What They Say...
New England Journal of Medicine
Volume 336:885-886 March 20, 1997 Number 12
McGill Journal of Medicine (MJM): An international forum for the
advancement of medical science by students
Whenever you might think that the world as you perceive it will soon
disappear, always remember that the actual situation is better than
you think. A reminder of that comforting principle recently crossed
my desk in the form of the McGill Journal of Medicine (MJM), a student
journal that made its debut in the spring of 1995. Jonathan Lim, a second-year
medical student, was instrumental in founding the MJM and served as
its first editor-in-chief. A new editor-in-chief takes over annually
and is either a second- or third-year medical student. The rest of the
editorial staff consists entirely of students, and students at McGill
or elsewhere write most of the articles. The MJM has been widely circulated
at no cost to medical schools in Canada, the United States, and other
countries, a tactic that has elicited articles from students around
A student-run MJM was launched at McGill in 1947 but ceased publication
in 1951. This reincarnation is outstanding in many ways. The journal
itself is a handsome, beautifully produced product, with glossy covers
and high-grade paper stock. The advertisements do not interrupt the
text, and the illustrations, many in color, are excellent. The original
articles that have appeared thus far cover numerous aspects of medicine.
Articles on Wilms' tumor, spondylolysis, a survey of health in southwestern
Ethiopia, apoptosis in mammary cancer cells, and atrial pacing indicate
the breadth of topics. There are good reviews (including contributions
from faculty members at McGill), case reports, and miscellaneous commentaries,
the last under the rubric "Crossroads." These articles, reviews,
and commentaries are well written — some would easily find a place
in mainstream journals. The spring 1997 issue features a forum on tumor
markers, with reviews of carcinoembryonic antigen and CA-125 by senior
As far as I could determine, the MJM is the only regularly published
and widely distributed student-run medical journal in the world. It
even has its own home page on the World Wide Web. McGill's students
deserve high praise for a thoroughly professional entry into the world
of medical publishing. If they decide to take aim at 10 Shattuck Street,
watch out, Dr. Kassirer!
Robert S. Schwartz, M.D.
Journal of the American Medical Association
November 5, 1997
The McGill Journal of Medicine (MJM) serves as an international,
peer reviewed journal comprised totally of student contributions. An
independent organization run by students at McGill University in Montreal
manages this unique medical journal. MJM clearly lists its commercial,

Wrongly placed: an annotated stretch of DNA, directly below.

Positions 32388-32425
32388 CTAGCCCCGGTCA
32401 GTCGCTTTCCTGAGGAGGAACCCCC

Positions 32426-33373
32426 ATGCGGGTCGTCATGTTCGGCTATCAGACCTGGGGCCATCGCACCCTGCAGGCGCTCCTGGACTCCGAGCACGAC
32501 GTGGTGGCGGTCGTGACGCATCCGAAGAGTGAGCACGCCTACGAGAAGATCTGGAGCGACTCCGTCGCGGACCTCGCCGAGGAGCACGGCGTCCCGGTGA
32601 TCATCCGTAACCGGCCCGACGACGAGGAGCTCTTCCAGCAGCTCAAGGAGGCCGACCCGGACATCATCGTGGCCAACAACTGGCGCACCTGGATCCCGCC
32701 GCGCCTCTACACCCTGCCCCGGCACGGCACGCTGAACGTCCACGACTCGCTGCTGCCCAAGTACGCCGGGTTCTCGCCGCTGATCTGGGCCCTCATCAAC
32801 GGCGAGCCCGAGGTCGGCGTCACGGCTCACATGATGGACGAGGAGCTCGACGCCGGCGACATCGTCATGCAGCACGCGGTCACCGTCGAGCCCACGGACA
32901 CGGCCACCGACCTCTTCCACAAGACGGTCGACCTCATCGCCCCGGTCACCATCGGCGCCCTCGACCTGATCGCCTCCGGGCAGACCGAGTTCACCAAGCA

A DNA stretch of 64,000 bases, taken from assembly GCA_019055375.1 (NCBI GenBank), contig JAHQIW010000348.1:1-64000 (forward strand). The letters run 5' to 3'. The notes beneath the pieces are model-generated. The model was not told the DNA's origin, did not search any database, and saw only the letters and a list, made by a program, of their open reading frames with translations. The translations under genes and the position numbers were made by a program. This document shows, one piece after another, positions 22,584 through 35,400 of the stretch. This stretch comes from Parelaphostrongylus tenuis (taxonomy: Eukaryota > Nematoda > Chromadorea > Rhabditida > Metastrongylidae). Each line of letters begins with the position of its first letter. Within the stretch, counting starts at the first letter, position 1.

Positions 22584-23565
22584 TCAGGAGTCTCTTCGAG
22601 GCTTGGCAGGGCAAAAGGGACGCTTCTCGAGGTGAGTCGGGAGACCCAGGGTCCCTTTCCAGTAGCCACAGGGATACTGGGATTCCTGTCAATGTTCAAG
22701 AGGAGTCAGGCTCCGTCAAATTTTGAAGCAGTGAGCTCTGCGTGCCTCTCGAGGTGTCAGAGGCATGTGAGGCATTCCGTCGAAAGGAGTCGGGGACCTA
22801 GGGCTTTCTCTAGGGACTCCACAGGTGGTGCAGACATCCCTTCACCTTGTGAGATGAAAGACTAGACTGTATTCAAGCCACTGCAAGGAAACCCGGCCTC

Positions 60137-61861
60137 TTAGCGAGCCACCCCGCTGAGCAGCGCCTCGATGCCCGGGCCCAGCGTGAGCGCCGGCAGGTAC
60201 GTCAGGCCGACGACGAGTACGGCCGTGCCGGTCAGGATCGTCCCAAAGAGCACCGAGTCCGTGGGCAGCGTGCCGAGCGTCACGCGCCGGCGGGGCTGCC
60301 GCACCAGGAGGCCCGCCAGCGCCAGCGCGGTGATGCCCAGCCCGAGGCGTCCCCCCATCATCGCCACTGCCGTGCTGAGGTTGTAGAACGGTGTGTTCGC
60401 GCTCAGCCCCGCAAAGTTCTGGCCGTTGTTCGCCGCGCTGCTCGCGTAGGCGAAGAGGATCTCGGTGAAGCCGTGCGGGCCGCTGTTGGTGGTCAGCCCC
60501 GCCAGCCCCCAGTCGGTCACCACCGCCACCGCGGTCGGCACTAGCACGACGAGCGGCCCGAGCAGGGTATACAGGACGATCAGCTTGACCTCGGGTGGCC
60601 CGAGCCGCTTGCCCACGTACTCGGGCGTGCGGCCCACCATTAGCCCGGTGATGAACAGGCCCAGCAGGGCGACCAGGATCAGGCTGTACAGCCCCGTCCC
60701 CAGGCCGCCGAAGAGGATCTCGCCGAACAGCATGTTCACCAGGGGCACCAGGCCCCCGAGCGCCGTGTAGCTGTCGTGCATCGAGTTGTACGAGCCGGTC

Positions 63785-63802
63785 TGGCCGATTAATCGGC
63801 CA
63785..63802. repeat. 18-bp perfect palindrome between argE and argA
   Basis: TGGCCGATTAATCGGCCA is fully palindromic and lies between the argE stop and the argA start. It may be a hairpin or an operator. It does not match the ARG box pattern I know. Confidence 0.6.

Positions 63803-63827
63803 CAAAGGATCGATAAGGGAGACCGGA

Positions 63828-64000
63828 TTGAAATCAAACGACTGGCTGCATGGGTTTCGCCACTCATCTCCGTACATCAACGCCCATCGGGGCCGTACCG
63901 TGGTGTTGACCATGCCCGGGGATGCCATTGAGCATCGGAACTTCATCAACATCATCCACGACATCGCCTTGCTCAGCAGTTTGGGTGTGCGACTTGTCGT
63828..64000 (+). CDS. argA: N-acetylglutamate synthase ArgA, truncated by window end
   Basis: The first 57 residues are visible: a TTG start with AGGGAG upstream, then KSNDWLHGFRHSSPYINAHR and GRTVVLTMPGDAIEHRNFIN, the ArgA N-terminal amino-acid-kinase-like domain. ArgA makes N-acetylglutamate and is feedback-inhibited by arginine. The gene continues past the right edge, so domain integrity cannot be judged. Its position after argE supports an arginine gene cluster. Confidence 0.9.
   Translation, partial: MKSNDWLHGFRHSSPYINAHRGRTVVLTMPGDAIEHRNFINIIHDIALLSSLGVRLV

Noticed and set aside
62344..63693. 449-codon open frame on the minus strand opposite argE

academic, and private financial supporters. The journal strives to address
the need for a publication that features work solely from students to "serve
notice that they can make a difference in the research community." The
intended readership consists of students, residents, scientists, and
physicians around the world.
Original research and review articles relevant to medicine form the
major sections of MJM. Two unique features are "Crossroad" and "MJM
Focus." "Crossroads" consists of articles addressing
the interrelationships of the humanities and medicine. In "MJM
Focus" a series of articles explores the clinical, scientific,
and pathological features of a medical specialty.
The manuscript review process has two distinct stages. Appointed
student editors, whose names are published in the journal, conduct the
initial review. These editors are chosen based on aptitude, interest,
and research experience. A faculty member who has expertise in the paper's
subject matter conducts the second phase of the manuscript review. Comments
to the authors compiled from these two review stages are combined with
the evaluations from the editor-in-chief and the executive and senior
editors. The MJM editorial board then makes the final decision to accept,
reject, or defer publication of each manuscript.
The instructions for authors begin with a statement of the intended
MJM subject content. Articles are requested in the humanities (history
of medicine, health policy, ethics, and similar topics), clinical medicine
(epidemiology, surgery, case reports, clinical trials), and basic sciences
(physiology, cell biology, biochemistry, and other areas). MJM focuses
on student work, so the first author must be a student. All other authors
should be sufficiently involved in the work to take public responsibility
for the article's content. Each article begins with an abstract (maximum
240 words) and a key word list. The text follows the standard format
of introduction, methodology, results, and discussion, and it may not
exceed 5,000 words. The acknowledgement section credits contributions
that did not justify authorship such as technical, financial, or material
support. References are cited numerically and listed in full at the